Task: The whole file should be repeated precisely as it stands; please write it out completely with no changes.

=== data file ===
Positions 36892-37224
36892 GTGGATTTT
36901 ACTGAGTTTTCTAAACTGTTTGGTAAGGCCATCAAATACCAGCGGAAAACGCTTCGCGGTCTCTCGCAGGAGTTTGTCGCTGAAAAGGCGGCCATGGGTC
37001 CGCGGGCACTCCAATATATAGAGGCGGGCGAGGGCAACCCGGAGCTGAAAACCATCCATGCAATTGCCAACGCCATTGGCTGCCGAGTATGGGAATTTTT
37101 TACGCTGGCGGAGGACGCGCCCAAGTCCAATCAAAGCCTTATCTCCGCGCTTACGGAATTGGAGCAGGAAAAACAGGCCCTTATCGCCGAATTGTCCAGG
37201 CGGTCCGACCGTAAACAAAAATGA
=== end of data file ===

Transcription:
Positions 36892-37224
36892 GTGGATTTT
36901 ACTGAGTTTTCTAAACTGTTTGGTAAGGCCATCAAATACCAGCGGAAAACGCTTCGCGGTCTCTCGCAGGAGTTTGTCGCTGAAAAGGCGGCCATGGGTC
37001 CGCGGGCACTCCAATATATAGAGGCGGGCGAGGGCAACCCGGAGCTGAAAACCATCCATGCAATTGCCAACGCCATTGGCTGCCGAGTATGGGAATTTTT
37101 TACGCTGGCGGAGGACGCGCCCAAGTCCAATCAAAGCCTTATCTCCGCGCTTACGGAATTGGAGCAGGAAAAACAGGCCCTTATCGCCGAATTGTCCAGG
37201 CGGTCCGACCGTAAACAAAAATGA